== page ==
Of course not! I don’t believe that. I was, like thousands of others, watching the press conference with excitement and amazement at the announcement of the most important scientific discovery of the last 100 years, and maybe of all of time. I never doubted any of the results and claims for a second. But after reading this article in New Scientist, I was disappointed. I shared it on Facebook, on my own page, but also on Astronomers where the post generated some discussion.
Some people dismiss New Scientist for being sensationalist and aiming for clicks rather than accuracy. Others are of the opinion that the LIGO collaboration failed to answer the questions raised by the skeptics, and failed to share the data and software used for the analysis in order to allow any other scientist outside the collaboration to reproduce the results, which is something they should have rightly done. I side with the latter.
It is unreasonable to dismiss the criticism brought forward by the Danish group, whose papers describing the problems they found in the analysis and the questions they had for the LIGO collaboration in regards to the analysis that led to the claims of detections were refereed and published. Whatever we may feel about the refereeing process, it does ensure some level of scrutiny of the work that we want to publish, and does ensure some level of verification of the claims and conclusions that are made and drawn from the work that is presented. If the analysis was clearly inadequate, there is no doubt that the scientific editors and referees would have pointed it out and requested further clarifications. Especially since it was clearly a controversial criticism about the methods used to claim the discovery of the century.
I haven’t read the LIGO papers, nor the Danish group’s papers. And I don’t, at this stage, plan to. It’s not at all my field, and I have tons of things to do relating to my own research projects. The New Scientist article was sent to me by our Department Head following a meeting we had last week for the coordination of missions in various stages of their study phase.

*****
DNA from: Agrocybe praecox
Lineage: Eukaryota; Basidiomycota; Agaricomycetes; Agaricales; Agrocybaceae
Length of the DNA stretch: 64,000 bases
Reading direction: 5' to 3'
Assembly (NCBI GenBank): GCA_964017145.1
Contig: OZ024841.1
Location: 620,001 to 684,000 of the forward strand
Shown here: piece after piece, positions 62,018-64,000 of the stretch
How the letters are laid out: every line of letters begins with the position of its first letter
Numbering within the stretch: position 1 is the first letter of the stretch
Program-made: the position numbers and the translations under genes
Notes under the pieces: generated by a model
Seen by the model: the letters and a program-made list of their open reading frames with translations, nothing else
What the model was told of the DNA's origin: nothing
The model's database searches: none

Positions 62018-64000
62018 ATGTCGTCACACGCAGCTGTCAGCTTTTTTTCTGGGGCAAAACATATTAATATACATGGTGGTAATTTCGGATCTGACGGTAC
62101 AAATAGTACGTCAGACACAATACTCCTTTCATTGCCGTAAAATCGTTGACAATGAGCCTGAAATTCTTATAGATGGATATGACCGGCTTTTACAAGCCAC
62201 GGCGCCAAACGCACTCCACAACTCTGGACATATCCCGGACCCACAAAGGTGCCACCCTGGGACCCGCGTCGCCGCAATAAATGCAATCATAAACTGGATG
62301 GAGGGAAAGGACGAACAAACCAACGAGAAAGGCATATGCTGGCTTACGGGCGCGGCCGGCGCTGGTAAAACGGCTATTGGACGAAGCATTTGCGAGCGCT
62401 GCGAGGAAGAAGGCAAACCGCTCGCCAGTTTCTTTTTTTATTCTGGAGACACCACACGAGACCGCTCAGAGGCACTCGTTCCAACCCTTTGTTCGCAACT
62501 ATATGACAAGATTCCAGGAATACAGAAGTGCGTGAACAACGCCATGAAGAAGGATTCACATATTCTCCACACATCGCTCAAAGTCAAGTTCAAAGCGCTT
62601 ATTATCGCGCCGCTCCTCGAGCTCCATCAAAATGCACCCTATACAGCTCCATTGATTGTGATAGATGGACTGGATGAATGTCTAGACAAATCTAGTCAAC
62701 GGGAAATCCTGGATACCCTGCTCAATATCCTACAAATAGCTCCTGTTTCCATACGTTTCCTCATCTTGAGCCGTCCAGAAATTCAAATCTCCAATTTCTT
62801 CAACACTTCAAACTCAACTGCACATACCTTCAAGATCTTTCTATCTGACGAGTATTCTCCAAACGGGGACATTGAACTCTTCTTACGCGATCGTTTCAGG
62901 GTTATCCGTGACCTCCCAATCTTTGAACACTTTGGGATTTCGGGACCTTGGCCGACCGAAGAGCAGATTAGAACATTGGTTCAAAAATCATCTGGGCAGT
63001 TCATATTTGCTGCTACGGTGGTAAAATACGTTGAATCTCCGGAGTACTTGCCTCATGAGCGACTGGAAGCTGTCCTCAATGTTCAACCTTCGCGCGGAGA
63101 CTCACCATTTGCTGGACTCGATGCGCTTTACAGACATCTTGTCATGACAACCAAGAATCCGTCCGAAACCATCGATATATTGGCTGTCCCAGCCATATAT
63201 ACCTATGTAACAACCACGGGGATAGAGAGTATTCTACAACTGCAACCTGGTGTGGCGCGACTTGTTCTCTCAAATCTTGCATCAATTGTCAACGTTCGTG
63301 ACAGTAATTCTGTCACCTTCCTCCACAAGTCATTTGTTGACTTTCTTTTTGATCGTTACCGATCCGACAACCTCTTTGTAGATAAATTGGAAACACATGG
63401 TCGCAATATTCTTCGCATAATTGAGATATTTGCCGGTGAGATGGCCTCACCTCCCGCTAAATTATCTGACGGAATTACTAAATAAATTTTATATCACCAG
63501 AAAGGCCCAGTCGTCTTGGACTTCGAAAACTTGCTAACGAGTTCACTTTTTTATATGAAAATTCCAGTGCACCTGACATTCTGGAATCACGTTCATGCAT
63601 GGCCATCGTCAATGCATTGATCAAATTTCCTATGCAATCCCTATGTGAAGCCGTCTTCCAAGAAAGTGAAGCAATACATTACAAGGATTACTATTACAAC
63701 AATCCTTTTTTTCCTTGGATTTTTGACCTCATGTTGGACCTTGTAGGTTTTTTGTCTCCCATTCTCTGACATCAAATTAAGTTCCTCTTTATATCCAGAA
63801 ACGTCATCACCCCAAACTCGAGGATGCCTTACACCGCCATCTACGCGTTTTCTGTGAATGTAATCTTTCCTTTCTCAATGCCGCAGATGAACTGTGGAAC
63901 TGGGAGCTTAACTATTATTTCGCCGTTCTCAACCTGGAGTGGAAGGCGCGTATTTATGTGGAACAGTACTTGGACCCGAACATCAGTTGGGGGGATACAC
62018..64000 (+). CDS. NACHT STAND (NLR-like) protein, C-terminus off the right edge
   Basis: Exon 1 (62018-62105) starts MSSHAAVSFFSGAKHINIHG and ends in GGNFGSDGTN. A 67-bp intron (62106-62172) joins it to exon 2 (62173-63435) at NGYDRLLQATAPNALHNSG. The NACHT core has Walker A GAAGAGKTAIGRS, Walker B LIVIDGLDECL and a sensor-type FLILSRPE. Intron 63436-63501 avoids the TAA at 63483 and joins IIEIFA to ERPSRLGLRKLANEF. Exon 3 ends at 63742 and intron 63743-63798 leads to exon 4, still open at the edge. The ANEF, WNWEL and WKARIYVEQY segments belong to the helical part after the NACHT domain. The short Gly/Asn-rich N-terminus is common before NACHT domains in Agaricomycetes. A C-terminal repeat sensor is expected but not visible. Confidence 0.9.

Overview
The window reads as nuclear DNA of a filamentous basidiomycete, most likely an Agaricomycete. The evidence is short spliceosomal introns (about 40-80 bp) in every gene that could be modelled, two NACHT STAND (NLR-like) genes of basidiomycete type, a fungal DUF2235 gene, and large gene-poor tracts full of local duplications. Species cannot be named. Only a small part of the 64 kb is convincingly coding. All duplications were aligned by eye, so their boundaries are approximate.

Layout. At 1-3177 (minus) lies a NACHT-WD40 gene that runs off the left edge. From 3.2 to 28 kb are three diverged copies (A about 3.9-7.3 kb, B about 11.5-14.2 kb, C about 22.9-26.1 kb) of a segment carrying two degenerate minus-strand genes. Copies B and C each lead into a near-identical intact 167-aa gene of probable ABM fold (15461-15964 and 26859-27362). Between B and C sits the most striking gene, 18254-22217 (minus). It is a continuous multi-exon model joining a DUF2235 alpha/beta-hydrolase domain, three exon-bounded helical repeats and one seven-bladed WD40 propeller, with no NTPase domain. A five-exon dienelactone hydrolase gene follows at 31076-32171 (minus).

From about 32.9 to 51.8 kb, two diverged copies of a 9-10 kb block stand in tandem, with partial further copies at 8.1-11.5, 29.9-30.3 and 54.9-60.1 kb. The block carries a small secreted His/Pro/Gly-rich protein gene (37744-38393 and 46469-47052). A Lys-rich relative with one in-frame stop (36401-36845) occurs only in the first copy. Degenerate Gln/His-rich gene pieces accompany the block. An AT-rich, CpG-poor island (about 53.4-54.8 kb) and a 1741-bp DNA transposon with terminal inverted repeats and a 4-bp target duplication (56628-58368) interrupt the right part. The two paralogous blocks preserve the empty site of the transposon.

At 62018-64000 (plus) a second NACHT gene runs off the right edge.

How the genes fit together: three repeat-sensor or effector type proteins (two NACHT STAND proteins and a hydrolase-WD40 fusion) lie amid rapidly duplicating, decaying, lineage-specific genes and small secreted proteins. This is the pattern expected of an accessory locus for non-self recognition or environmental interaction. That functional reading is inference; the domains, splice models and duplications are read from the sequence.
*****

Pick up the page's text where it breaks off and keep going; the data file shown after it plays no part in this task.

You may know that our next three L-class missions are JUICE very soon going to Jupiter’s icy moons, and then Athena in X-rays and LISA as the first space gravitational wave detector, both of which are planned to be launched in the early 2030s. So, there’s some time before they go up. But the discussion related to the status of LISA prompted our Department Head to send us the link: to the LISA science operations study lead because he’s working on LISA, and to me because my research is mostly on data and statistical analysis methods. I was at the meeting because I’m the science operations study lead for the M-class candidate gamma-ray burst mission Theseus, also with a planned launch date in the early 2030s.
I am strongly of the opinion that an analysis that is published should be perfectly reproducible, and the scientists publishing it should make all of their data and all of their methods and software available for others to check, and either find the same results, or figure out why they don’t. There’s no way we can make solid progress and move forward scientifically in the twenty first century without doing this. Science—all science—has to be open, transparent, and reproducible. For this, it has to be accessible, and this means sharing everything.
By the way, this is what a gravitational wave signal looks like. The superposed red and blue curves are from the two different detectors of LIGO: H stands for Hanford in Washington state (north western US), and L stands for Livingston in Louisiana (south eastern US).
The good thing is that as time moves on and we continue our research, it is surely practically always the case that observational results are either confirmed or not. For the detection of gravitational waves, it will for sure be the case—with 100% certainty—that detectors and analysis methods will continue to improve, that more events will be detected, and that each time this happens, the future and current gravitational wave collaborations like LIGO and VIRGO will be offered the opportunity to share their data and their analysis methods openly with all who are interested in replicating, verifying, scrutinizing their results, with nothing to hide, nothing to be secretive about. Let’s hope this materialises. In fact, let’s hope this materialises in all of fields of research.